The IR sensor is connected to digital pin 3 and is declared in the attachInterrupt statement:

attachInterrupt(1, wattSensorInterrupt, FALLING);  //interrupt1 - digital pin 3 - If we detect a change from HIGH to LOW we call wattSensorInterrupt

My working test code is below, I have the sensor on analog pin 1 with a threshold value… how would I transpose this into the Stalker code? (shown right at the bottom).

Sorry, I am slowly learning with much help :slight_smile: it is certainly appreciated.

Working code for sensor on analog pin 1

int ledPin =  13;    // LED connected to digital pin 13
int sensorPin = 1;   // SFH203FA connected to analog pin 1
int sensorState = 0;

// The setup() method runs once, when the sketch starts

void setup()   {                
  // initialize the digital pin as an output:
  pinMode(ledPin, OUTPUT);
  pinMode(sensorPin, INPUT); 
 Serial.begin(9600); 
}

// the loop() method runs over and over again,
// as long as the Arduino has power


void loop(){
  // read the state of the sensor value:
  sensorState = analogRead(sensorPin);

  // check if the sensor is receiving IR.
  // if it is, the ledState is HIGH - have guessed a theshhold value of 100?
  if (sensorState > 100) {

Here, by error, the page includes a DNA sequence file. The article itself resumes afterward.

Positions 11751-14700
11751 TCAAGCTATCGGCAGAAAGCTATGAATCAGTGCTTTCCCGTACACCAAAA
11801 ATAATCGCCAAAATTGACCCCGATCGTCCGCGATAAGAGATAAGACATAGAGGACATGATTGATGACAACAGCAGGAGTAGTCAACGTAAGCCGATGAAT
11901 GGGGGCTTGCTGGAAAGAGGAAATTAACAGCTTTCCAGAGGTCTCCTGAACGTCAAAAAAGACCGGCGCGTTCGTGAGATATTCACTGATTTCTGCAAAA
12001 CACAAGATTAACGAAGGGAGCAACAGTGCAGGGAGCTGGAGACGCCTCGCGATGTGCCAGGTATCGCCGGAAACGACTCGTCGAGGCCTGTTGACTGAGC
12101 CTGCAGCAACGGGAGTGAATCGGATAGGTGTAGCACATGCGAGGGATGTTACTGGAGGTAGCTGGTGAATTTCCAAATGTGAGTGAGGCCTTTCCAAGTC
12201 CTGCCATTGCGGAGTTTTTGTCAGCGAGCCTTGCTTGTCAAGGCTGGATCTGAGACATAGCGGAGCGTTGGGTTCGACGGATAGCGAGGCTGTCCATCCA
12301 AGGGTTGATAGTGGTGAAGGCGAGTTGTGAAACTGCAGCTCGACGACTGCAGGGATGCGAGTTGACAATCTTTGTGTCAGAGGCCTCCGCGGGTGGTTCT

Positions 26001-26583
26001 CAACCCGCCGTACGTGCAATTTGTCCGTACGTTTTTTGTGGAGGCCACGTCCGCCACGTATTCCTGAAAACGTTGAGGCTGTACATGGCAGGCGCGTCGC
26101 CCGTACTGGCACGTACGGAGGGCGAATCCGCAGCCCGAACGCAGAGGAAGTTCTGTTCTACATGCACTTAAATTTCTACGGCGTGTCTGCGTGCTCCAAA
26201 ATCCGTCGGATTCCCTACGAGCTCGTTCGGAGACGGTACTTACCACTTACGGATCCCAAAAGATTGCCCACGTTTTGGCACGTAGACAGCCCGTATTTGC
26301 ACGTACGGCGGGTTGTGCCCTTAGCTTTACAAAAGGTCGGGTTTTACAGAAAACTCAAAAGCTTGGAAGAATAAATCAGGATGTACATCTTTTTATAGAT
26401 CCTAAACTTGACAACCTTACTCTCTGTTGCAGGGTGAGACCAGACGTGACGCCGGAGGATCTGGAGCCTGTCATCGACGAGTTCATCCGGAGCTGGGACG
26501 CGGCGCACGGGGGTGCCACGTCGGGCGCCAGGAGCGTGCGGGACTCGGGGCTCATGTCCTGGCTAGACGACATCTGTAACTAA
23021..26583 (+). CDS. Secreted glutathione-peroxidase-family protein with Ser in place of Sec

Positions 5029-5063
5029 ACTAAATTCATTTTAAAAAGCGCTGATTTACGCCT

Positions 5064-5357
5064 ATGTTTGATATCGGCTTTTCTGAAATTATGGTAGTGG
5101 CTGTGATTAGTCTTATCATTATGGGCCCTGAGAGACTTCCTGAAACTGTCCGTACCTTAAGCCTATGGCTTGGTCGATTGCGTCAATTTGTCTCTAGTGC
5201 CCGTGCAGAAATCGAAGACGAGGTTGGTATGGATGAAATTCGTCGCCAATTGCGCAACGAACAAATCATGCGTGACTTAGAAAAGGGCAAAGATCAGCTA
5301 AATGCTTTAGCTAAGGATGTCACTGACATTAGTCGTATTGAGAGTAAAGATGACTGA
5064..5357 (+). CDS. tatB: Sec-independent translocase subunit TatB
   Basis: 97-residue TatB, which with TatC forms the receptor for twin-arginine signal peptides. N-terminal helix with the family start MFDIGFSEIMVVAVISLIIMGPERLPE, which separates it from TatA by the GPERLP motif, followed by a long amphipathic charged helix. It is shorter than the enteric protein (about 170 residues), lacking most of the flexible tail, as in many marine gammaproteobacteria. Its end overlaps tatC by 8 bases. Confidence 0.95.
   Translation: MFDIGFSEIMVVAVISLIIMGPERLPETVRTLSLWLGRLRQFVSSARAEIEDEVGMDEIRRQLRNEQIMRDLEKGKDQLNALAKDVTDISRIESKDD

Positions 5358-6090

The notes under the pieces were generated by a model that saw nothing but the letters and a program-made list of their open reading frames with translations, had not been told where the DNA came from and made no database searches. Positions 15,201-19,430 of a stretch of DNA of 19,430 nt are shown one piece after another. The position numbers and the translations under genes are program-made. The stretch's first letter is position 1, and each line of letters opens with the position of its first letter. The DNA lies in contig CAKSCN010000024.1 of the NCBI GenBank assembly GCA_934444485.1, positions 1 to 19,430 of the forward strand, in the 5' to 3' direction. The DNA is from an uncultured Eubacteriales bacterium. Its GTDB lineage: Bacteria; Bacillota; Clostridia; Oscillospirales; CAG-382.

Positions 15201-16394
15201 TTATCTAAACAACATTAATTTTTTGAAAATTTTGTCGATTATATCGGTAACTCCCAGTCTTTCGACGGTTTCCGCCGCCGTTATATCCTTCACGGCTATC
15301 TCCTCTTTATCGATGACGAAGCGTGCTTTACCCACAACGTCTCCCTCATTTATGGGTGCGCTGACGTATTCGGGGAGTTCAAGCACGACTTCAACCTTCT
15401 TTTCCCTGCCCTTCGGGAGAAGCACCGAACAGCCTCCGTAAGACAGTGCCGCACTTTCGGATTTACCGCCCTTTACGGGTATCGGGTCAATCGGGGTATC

// turn LED on:    
    digitalWrite(ledPin, HIGH);  
  } 
  else {
    // turn LED off:
    digitalWrite(ledPin, LOW); 
  }
  Serial.println(sensorState);
}

CRS8291’s Stalker code using sensor on digital pin 3:

//Meter reading program using Itron smart meter
//Added LED that turns on/off with each watt

#include "FileLogger.h" // http://code.google.com/p/arduino-filelogger/
#include <Time.h>  
#include <Wire.h>  
#include <DS1307RTC.h> // a basic DS1307 library - http://www.arduino.cc/playground/Code/Time

const int ledPin = 14; // LED watt indicator initialization. Turns on or off each time a watt is measured
int ledState = LOW;

volatile unsigned long wattSensor=0;  //Counts power pulses in interrupt, 1 pulse = 1 watt
unsigned long wattSensorTemp=0;  //Temporary power pulse counts for printing - watts
unsigned long totalWatts=0; //Temporary total power used for printing - watts

byte start[7]= {
  'B','e','g','i','n',0x0D,0x0A};
byte Buffer[31]; //Buffer for printing to SD card
time_t oldtime=0; //last time loop has ran
int result; //status of SD card write - 0 = "OK", 1 = "Fail initializing", 2 = "Fail appending"
unsigned long loggingRate=5; //logging rate in seconds
int length; //length of buffer string

void setup(void)
{
  pinMode(ledPin, OUTPUT);  // LED watt indicator initialization
  attachInterrupt(1, wattSensorInterrupt, FALLING);  //interrupt1 - digital pin 3 - If we detect a change from HIGH to LOW we call wattSensorInterrupt

  do
  {
    result = FileLogger::append("data.txt", start, 7);//Initialize the SD Card
  }
  while(result != 0);

  // the next two lines can be removed if the RTC has been set